Octea Mining geared for post-Ebola activities
Corporate mining remains a cornerstone of the country’s revenue earning drive in order to finance post-Ebola economic recovery activities and the longer term Agenda for Prosperity national development plan. (Photo: GM of Koidu Limited, Christo Swanepoel: Determined)
Proceeds from the mining industry will also gradually help reduce the government’s dependence on donor financing of the budget.
One major mining company helping the government to move in that direction is the kimberlite diamond miner, OCTEA.
OCTEA traces its origin in this country to over fourteen years ago when it began as Koidu Holdings operating in Koidu in Kono district. Since that time, the company has invested over three hundred million dollars in its mining operations in the country.
It recently obtained three mining licenses from the government. According to the GM, the company hopes to operate profitably in Sierra Leone for the next ten to fifteen years.
OCTEA is here to stay and contribute to the nation’s development. It clearly expressed its desire to stay in Sierra Leone during the Ebola crisis between early 2014 and late 2015.
During that period when many companies ceased operations, while OCTEA suspended its mining operations, it retained and kept on paying salary to its staff of about seven hundred workers. Additionally, it provided them with Ebola prevention materials and allowances.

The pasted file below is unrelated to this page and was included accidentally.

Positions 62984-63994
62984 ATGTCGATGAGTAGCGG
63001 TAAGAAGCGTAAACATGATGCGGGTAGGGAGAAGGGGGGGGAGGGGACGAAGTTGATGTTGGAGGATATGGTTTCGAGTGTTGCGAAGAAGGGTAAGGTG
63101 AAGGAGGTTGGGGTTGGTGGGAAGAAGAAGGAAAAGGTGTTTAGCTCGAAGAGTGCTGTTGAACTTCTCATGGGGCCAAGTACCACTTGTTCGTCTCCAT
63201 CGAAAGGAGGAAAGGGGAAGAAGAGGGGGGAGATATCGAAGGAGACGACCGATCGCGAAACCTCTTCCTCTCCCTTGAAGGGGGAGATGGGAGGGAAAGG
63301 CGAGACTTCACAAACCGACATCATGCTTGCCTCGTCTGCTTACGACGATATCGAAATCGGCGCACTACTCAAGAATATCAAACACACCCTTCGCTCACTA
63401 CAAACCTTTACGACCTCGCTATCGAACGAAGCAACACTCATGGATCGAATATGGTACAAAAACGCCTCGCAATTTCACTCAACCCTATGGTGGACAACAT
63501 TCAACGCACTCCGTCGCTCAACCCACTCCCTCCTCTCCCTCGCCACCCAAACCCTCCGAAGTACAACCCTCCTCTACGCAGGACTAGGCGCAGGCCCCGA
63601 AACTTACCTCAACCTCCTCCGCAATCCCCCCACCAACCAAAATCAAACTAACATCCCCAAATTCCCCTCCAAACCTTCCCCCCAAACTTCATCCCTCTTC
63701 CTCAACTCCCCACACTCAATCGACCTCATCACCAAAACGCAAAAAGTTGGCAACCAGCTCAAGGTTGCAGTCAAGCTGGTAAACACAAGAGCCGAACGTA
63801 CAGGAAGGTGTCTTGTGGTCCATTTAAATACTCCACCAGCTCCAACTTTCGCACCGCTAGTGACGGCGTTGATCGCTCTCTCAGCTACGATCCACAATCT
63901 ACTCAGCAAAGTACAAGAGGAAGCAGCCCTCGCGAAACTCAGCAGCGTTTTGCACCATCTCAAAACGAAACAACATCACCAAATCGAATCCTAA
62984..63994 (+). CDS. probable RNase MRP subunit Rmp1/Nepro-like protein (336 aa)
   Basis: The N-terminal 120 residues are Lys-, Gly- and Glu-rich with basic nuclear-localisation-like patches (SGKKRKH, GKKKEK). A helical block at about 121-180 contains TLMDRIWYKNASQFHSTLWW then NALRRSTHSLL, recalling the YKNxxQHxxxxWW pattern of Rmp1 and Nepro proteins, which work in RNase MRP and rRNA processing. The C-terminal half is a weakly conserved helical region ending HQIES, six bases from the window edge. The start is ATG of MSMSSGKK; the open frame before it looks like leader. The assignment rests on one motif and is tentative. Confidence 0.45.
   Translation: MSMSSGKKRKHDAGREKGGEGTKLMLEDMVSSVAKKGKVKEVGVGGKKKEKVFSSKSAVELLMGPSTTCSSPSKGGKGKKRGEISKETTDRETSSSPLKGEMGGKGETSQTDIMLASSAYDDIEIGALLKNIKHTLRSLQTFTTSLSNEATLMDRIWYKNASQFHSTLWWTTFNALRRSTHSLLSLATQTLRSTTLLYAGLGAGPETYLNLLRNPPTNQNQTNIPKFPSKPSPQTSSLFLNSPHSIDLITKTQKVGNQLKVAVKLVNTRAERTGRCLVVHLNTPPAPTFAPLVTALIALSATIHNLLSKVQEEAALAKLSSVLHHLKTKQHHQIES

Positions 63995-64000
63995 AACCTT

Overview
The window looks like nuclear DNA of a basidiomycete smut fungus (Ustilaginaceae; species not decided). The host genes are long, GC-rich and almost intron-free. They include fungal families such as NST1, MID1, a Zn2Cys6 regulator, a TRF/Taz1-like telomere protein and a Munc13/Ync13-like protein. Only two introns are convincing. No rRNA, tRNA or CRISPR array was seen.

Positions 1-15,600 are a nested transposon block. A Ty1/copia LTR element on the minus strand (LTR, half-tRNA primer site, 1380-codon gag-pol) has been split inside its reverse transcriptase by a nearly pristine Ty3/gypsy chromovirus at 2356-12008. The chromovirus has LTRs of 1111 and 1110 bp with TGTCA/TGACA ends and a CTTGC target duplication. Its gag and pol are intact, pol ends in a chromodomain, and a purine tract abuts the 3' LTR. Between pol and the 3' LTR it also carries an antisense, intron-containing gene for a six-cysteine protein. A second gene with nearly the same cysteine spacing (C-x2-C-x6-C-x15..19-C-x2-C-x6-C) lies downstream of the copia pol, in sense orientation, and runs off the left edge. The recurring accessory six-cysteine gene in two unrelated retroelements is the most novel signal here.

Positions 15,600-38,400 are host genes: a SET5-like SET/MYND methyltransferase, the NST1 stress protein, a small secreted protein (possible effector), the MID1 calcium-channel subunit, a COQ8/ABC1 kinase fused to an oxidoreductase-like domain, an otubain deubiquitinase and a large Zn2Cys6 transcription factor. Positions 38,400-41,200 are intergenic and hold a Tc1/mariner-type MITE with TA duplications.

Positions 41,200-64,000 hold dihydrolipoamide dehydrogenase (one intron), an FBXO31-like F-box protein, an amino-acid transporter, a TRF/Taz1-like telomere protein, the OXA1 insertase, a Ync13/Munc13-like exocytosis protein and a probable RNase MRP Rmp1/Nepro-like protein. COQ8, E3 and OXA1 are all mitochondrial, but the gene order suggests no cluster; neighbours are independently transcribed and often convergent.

Its cash flow from its Sierra Leone operations adversely affected by the Ebola outbreak, OCTEA had to seek additional sources of funding to continue its operations, and to service its debt with Standard Chartered Bank.
In December, having successfully secured this additional funding, OCTEA immediately paid all outstanding tax obligations of over one million dollars to the Government of Sierra Leone.
OCTEA has also paid outstanding dues to its host, the New Sembehun Council.
In its area of operation, OCTEA has adequately proved that it is not only here to make profits but to share it with the communities that support it.
In Koidu, it has at great cost resettled all the families whose properties were demolished to make way for its mining activities.
In the resettlement areas, the company has provided the resettled families with brand new houses in communities that have water, schools, community centers and other social amenities.
Recently, OCTEA built and furnished a state-of-the-art hospital to serve not only its workers but the entire Koidu community. The company also continues with its regular weekly schedule of grading and maintaining the roads within the local resettlement communities.
OCTEA not only provides bus services for school going children but also scores of scholarships annually to deserving pupils on the belief that educating the young is empowering them for the future.
To train the country’s future mining administrators, managers and engineers, OCTEA has an internship program for university students that enable them work in all the departments of the company in order to gain valuable hands-on knowledge and experience in all aspects of mining.
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